A cost-effective tool for better performance – strategic seating

Do you remember that in school, teachers sometimes made a top performer sit with a student who needed support, hoping there would be an exchange of knowledge between them? Studies show that the same strategy can be applied in workplaces, to help employees be more productive.

Research from Harvard Business School suggests that sitting next to someone with a complementary work style can be a cost-effective way to inject efficiency into the workday. While employees today are generally more satisfied with their work than they were a decade or so ago, the ones who are disengaged come with a hefty price. Companies invest heavily in employee engagement. Think of all the new policies of flexi-timing, maternity/ paternity leaves, team building activities, etc. In such a scenario, when someone derails, it hurts the company. Thus, we need new ideas to keep people engaged and productive.

One such – seat a strong and a weak performer next to each other. The weaker employee performs much better, and the stronger employee’s performance doesn’t decline much at all.

The study, which observed over 2000 workers across the US and Europe, categorized workers as:

  • Productives, who complete many tasks but lack quality.
  • Quality workers who produce superior results but don’t rank high on the productivity marker.
  • Generalists are the average of the above two – the midpoint.

The study shows that when the right combination of workers sit near each other, performance increases by 10%. This shift is known as the spillover effect. Say the researchers, “Workers have different strengths, and while spillover is minimal for a worker when it occurs in an area of strength, the same worker can be greatly affected if the spillover occurs in his or her area of weakness.”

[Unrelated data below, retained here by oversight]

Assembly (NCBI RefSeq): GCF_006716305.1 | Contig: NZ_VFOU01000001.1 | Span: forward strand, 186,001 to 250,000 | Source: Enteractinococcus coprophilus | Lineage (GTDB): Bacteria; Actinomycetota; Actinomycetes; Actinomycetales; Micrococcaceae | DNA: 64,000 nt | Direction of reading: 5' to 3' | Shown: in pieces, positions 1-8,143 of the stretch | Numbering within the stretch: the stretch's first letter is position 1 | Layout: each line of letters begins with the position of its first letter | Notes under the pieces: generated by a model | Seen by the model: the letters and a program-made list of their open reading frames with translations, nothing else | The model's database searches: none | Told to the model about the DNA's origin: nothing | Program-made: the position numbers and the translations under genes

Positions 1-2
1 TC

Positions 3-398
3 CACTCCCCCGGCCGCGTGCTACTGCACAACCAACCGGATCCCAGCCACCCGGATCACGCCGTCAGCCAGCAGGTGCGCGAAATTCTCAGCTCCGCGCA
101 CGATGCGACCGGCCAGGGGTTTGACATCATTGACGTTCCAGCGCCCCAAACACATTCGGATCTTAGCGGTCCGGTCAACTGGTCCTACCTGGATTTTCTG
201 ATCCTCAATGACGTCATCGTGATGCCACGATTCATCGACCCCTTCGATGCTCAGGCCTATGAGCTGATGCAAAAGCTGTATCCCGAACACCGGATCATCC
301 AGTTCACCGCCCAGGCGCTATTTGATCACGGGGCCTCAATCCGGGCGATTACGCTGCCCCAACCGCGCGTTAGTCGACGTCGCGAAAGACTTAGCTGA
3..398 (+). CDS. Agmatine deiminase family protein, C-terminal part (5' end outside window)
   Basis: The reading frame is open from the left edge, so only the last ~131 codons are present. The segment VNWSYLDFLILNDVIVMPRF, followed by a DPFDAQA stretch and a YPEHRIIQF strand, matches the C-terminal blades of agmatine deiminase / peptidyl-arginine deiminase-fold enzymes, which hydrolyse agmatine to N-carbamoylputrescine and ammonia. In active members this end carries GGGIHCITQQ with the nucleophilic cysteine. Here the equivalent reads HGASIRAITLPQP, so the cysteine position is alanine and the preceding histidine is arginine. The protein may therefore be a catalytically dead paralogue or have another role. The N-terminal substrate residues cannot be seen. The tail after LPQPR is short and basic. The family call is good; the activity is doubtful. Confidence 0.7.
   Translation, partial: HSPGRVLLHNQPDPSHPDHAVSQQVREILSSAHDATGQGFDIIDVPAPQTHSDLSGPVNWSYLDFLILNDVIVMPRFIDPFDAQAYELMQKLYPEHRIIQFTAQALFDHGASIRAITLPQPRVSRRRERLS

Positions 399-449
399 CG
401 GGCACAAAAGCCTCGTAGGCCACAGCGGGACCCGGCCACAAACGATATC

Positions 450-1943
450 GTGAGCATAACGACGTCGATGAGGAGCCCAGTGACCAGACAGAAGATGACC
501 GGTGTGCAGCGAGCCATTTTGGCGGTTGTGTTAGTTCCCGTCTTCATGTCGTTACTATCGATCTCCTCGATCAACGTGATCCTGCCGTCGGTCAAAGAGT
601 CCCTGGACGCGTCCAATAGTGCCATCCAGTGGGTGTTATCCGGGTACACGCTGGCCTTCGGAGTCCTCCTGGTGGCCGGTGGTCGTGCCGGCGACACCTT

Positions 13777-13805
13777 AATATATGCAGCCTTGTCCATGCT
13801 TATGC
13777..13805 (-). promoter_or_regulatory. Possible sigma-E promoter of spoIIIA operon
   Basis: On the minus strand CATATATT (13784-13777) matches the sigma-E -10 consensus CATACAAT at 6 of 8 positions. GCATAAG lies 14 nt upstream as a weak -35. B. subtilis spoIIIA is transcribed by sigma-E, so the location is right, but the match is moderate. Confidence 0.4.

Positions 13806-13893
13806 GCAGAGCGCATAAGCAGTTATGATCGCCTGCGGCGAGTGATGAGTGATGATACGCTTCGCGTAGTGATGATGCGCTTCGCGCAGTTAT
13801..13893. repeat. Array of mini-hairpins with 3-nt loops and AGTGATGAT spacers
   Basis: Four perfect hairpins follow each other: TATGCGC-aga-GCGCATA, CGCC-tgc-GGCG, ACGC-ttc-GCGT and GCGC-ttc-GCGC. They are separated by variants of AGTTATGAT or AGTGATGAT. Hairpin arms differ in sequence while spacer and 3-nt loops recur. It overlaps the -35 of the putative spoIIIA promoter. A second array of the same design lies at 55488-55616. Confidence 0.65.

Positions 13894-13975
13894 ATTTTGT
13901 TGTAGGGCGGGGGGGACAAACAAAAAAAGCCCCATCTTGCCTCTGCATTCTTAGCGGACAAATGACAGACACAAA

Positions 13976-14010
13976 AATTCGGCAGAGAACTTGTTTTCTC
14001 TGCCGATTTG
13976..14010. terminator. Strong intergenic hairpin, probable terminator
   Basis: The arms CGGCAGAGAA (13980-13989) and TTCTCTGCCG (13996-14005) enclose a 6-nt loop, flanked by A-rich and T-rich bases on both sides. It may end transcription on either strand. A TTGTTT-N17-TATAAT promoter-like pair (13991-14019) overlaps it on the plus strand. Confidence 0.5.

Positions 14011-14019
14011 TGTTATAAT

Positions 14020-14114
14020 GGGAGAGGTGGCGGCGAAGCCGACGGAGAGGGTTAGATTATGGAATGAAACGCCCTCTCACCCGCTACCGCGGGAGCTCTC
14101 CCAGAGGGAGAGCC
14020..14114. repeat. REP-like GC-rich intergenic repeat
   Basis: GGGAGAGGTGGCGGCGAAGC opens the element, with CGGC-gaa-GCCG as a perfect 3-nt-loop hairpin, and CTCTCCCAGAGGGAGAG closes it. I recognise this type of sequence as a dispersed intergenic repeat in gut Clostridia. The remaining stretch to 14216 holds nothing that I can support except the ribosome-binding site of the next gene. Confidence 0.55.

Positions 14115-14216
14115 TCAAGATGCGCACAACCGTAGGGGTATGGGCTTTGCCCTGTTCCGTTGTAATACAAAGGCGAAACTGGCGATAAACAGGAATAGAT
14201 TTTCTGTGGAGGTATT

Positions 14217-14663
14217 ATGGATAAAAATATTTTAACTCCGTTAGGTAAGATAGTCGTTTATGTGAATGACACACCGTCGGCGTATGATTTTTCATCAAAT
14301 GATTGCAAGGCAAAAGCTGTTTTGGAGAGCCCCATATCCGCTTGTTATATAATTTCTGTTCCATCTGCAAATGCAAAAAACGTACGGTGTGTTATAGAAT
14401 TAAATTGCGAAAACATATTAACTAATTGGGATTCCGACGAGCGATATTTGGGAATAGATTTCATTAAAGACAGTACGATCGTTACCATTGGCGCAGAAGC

What does this mean for you?

  • Make realistic assessments. Consider where your employees sit, and what are their workstyles – who’s good at what, and what kind of spillover do you want.
  • Avoid pairing similar workers. The productives and the quality workers did well together. If you know someone great at task-based delivery and another skilled with ideating, seating them together could create a unique transfer where the one ideating could learn to see an idea through to execution, while the other could build strategic thinking skills.
  • Watch out for negative influences. This seating suggestion works for skills, and not so much for behavioral spillover. If you have employees showing abusive or aggressive behavior, pairing them with your model employees will backfire. Toxicity wins over prosocial behavior. You could lose the good team member.

Do you already have ideas running? Try them out and let us know!

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